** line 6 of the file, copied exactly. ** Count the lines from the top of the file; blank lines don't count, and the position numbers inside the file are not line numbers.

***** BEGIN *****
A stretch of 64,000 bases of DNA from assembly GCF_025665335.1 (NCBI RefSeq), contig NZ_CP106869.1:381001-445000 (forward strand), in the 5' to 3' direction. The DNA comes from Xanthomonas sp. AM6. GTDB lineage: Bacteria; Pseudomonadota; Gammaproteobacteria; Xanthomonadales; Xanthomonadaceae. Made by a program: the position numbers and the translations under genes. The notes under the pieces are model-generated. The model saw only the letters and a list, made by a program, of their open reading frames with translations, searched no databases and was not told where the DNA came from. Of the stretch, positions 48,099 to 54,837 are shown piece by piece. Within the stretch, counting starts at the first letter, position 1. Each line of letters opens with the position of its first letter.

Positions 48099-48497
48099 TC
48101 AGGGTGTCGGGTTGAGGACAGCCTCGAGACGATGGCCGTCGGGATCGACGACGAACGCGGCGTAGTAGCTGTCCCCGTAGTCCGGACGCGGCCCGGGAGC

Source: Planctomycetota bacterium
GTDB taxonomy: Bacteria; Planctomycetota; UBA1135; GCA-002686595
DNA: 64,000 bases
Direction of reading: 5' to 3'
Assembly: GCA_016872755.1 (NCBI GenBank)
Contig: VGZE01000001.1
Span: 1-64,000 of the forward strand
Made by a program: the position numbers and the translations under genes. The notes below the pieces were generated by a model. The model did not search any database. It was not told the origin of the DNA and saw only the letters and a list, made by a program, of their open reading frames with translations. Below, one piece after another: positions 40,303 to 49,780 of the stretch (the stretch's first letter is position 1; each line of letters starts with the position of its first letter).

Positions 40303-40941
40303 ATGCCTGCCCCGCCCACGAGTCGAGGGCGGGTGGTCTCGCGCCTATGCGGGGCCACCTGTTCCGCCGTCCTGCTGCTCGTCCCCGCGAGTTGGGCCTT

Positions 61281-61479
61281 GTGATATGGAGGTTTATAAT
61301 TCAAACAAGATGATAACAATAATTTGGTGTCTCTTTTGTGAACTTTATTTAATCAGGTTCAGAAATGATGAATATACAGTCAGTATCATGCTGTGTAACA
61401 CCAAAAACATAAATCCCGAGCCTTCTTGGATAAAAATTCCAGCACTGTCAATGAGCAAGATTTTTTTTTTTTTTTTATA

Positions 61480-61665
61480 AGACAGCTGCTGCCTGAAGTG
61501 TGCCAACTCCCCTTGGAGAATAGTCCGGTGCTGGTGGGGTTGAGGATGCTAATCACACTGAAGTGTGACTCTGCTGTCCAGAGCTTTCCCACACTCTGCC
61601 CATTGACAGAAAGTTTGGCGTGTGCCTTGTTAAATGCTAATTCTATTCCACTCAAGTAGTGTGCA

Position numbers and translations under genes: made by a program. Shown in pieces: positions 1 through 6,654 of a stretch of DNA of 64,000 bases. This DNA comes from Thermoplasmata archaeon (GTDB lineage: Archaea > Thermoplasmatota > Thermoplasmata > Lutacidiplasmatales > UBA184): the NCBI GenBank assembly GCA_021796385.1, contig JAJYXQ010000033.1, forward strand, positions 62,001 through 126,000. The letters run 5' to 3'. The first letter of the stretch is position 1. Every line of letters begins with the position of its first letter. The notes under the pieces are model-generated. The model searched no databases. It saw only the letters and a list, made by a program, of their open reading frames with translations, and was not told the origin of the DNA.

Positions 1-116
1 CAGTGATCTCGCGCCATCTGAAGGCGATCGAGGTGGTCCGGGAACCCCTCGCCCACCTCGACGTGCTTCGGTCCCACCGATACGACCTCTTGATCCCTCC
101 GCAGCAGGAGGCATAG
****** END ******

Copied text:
GTDB taxonomy: Bacteria; Planctomycetota; UBA1135; GCA-002686595